Years ago, a canned soup company got in trouble because its advertising implied there were more vegetables in its vegetable soup than there really were. Specifically, the photo in its ad was considered deceptive. Turns out, the canned soup folks had put clear marbles into the bowl before filling it with soup; the vegetables sat on top of the marbles, peaking out of the liquid, giving the impression of soup brimming with vegetables.
Most food styling tricks are not meant to deceive but to simply make food appear appetizing. Most consumers know this and are okay with cake mix ads showing perfectly frosted cakes with nary a stray crumb -- like these gorgeous examples from Betty Crocker.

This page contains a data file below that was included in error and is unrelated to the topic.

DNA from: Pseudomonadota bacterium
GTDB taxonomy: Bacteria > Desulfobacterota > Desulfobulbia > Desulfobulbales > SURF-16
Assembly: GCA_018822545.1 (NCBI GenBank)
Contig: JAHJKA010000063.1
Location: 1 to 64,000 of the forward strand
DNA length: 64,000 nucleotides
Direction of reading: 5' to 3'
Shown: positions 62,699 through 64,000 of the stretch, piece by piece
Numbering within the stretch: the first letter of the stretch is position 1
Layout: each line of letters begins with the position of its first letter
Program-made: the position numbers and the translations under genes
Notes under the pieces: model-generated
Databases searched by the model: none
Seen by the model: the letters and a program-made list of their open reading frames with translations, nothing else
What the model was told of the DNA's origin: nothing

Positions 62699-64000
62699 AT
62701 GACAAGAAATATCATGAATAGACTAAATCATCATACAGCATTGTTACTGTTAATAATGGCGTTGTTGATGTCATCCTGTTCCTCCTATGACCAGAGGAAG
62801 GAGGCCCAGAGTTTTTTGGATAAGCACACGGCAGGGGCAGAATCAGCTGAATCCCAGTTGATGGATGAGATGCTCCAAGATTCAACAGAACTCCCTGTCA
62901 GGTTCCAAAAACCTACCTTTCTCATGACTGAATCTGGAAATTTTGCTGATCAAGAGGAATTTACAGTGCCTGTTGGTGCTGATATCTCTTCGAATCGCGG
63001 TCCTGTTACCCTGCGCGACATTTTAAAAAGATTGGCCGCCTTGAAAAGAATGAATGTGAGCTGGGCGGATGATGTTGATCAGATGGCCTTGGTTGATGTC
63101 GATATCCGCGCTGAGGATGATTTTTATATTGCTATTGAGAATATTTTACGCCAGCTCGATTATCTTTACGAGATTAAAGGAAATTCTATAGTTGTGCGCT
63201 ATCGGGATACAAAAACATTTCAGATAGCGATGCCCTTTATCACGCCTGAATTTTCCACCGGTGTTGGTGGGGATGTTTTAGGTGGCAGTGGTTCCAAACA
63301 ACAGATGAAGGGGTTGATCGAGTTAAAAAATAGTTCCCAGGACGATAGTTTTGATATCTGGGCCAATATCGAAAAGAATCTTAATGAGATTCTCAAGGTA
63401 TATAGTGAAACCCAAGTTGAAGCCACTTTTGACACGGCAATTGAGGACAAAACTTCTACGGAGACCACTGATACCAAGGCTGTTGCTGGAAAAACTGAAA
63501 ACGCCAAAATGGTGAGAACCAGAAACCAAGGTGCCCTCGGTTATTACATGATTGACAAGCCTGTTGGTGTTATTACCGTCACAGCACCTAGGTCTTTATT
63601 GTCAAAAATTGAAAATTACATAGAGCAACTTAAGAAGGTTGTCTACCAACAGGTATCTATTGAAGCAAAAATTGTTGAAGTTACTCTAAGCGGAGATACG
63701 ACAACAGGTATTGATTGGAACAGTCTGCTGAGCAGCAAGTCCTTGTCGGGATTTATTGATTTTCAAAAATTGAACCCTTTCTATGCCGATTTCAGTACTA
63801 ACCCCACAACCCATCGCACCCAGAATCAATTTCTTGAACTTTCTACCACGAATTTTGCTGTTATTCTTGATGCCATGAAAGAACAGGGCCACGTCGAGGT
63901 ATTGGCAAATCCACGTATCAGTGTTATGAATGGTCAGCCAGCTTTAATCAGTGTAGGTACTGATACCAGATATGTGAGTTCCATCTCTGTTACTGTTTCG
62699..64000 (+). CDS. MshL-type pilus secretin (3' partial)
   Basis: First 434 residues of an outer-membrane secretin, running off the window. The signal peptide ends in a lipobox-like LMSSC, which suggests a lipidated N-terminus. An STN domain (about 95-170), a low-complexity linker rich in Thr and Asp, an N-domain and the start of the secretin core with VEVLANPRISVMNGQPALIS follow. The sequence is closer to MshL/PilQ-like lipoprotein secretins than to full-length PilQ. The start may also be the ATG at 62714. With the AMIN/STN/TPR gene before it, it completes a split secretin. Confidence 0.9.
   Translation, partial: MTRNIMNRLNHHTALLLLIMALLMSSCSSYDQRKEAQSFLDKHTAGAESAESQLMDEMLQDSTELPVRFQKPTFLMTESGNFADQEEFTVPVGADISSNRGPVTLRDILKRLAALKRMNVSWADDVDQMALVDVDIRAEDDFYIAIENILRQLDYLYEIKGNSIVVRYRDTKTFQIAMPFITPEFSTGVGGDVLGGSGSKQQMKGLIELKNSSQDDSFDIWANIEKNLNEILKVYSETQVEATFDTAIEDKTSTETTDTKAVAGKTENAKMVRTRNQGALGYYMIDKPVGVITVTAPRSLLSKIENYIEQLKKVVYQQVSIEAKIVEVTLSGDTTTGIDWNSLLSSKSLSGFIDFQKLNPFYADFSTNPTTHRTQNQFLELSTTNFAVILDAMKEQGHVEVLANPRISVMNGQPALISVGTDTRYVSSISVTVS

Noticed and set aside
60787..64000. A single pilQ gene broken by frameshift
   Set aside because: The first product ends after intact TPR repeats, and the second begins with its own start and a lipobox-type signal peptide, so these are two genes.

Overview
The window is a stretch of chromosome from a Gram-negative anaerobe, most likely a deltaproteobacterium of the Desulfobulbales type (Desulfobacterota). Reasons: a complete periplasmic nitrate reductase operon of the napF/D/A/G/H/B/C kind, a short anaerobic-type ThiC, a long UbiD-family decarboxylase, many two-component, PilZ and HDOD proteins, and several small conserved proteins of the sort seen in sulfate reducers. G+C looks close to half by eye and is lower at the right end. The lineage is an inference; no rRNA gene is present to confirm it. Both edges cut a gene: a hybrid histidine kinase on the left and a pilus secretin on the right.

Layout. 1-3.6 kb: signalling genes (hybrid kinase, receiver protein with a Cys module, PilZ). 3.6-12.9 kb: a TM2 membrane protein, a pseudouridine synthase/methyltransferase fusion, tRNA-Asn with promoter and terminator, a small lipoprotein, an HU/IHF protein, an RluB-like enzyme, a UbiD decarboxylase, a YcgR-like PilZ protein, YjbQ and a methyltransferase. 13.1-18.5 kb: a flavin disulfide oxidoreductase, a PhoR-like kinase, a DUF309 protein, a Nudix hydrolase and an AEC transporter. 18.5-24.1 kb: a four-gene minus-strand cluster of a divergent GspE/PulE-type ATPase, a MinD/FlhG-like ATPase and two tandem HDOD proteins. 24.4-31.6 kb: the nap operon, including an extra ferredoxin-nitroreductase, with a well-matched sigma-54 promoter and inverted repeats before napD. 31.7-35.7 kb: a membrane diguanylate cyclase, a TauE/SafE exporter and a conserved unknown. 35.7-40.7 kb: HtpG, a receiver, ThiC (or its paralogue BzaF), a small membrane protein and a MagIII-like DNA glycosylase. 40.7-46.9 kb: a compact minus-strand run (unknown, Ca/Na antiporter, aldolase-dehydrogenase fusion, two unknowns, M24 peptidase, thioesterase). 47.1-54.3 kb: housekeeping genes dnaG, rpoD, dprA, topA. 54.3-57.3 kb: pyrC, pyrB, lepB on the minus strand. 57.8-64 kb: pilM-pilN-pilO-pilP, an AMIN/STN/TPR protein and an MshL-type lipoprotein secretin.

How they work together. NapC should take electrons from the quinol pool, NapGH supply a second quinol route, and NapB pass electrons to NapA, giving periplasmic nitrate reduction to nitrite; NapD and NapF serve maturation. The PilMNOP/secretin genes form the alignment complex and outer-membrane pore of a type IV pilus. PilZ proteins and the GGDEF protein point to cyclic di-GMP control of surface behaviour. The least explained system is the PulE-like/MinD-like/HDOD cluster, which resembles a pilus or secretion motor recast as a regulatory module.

Food stylists are professionals whose job it is to make food look gorgeous despite hot studio lighting and photo shoots that often last all day. And their bag of tricks is fascinating.
For example, they use white glue instead of milk when photographing bowls of cereal. For one thing, the glue won't curdle. For another, it won't soak into the cereal. And it's easier to control -- no small thing to a food stylist who's spent Lord knows how much time sifting through boxes of corn flakes and picking out the most attractive flakes.